Empathy may not be the first trait we associate with the business world, but Júlio Pinho has made a career out of helping others find the best in themselves. From managing product teams in the workplace to mentoring startup founders, Julió believes the key to leadership is helping others achieve their potential.
“I'm a human being – just like all of us – so I always see professional life as coming on top of that,” says Julió, a proud husband, father and dog owner. “The most important thing is being curious and attuned to the world around you. A good leader does not take credit for themselves, but enables others to be better.”
An engineer by training, Júlio’s first big career step was a role in cybersecurity for an airport in Portugal. He then decided to move into the telecom space, setting himself on a 20-year international journey through that industry. Julió has led teams in product management, run businesses, and been responsible for driving innovation. He counts both Ericsson and Vodafone among his previous employers.
In an early career-shaping experience, Júlio recalls telling in a job interview about his dream of being a subject-matter expert leading a team within five years. The recruiter doubted the young engineer and said it would not be possible. Júlio would prove him wrong.
“Those words hit me strongly, as I was just at the beginning of my career. My mind was open and ready to learn, but here was somebody trying to kill my dream,” he says. “Yet four years later I was living in a different country, managing a team at Ericsson, and recognized as an expert in value-added services.”
“Every single journey starts with a dream. You should not give up just because someone says you are not good enough. Everything is in your hands. This is a principle I try to pass on to the people I have had the pleasure of managing and mentoring,” explains Júlio.
Júlio is working for Helsinki Incubators as a rotating mentor, which means supporting three of the programme’s startups. All three are focused on developing bio and circular innovations. As he comes from a different professional background, Julió is helping the founders with business fundamentals while learning as much as he can about this unfamiliar field. “For me this is like going back to school. I’ve learned so much over the past few months. I intervene with specific bricks of my expertise in marketing, management, logistics and IT fundamentals,” he says.
Part of the mentorship role is about encouraging the teams to have confidence in their own ideas. Focusing purely on the technical side is not enough for a founder to impress investors and potential customers.
“An entrepreneur is someone who is capable of dreaming and who dares to do something about it. Most of the teams are driven by a huge passion. The biggest challenge is turning that passion into something concrete; using an isolated spark of ingenuity to create a flame that will feed something more,” he explains.
“Success is not necessarily a unicorn, but being capable of putting something into action and generating value.”
“I try to pass on concepts and structures that help the founders complete their dreams. Sometimes the business case or the financial modelling need some work. I encourage them to take a step back and look at the bigger picture – to see what is missing. This often means playing devil’s advocate, which can be hard for young entrepreneurs to deal with,” he says.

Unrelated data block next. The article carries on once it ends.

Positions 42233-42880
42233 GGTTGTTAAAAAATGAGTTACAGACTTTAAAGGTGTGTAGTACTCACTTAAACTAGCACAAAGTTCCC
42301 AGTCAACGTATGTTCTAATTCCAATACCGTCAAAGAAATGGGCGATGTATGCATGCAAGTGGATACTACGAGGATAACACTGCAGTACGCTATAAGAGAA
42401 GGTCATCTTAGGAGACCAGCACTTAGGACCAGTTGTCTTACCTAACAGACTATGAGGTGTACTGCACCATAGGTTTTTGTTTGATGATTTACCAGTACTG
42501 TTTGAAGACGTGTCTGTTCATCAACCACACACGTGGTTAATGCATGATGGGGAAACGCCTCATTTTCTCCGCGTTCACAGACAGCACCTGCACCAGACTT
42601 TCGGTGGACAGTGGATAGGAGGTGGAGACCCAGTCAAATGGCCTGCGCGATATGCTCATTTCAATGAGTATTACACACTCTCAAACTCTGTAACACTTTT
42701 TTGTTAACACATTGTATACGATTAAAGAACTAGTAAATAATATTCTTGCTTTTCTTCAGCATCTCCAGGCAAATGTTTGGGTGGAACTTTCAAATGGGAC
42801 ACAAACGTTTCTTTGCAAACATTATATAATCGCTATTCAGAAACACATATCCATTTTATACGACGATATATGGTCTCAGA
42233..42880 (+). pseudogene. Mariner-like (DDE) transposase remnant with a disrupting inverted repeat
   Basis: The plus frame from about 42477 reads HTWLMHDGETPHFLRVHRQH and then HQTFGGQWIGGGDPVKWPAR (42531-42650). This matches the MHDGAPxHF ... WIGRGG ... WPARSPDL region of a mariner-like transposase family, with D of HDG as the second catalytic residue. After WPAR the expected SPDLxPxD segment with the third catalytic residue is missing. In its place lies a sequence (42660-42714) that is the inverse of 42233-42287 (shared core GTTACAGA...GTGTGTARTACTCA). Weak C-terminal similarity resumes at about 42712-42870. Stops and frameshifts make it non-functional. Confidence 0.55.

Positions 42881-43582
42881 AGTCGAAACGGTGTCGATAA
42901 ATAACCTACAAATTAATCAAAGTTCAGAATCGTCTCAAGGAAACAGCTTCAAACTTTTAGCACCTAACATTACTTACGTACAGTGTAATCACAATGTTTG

This is where Júlio’s empathic side shines. Coming from a family of entrepreneurs, he knows how business does not always go according to plan. Self-doubt is a normal reaction in the face of failure, but Júlio stresses the importance of continuing to believe in oneself.
“Failures are stepping stones if you handle them well. You fail, you stand up and you move ahead. Be kind to yourself. Look at the things you did well and what you could do better. Try not to stress too much if things do not take off immediately. You will get there,” he encourages.
Júlio emphasises that nobody is born knowing how to engineer products or negotiate complex deals. Everything is a learning process. Some things only come with maturity and acquired knowledge – neither of which can be rushed.
He also believes that being kind to oneself is a prerequisite for being kind to others. This is how people transform into leaders who earn respect.
“You see leaders in large organisations who are just put there and have no connection at all to anyone. It’s cold and brutal,” states Júlio. “But then you have other leaders who are kind. People will follow you not because of what you say, but because they believe in you. By being kind to yourself first, you bring people with you on the same journey.”
A common theme among the Helsinki Incubators’ mentors is the desire to give something back; to feel the sense of purpose that comes with sharing knowledge. Júlio is driven by the same motivation.
“When you reach a certain level in your career, you need to have a sense of purpose. That purpose is sharing your knowledge and experience with people who want to transform the world,” he explains.
With the Helsinki Incubators’ mentors coming from a wide range of backgrounds, Júlio also values the peer-learning opportunity that the programme offers. He appreciates the relaxed and collaborative atmosphere of the academic environment; conditions that are ideal for learning.
“I'm honoured to have the opportunity to give back as part of this programme and this pool of mentors. It’s wonderful to be in the Helsinki University ecosystem and experience all that it has to offer,” says Júlio.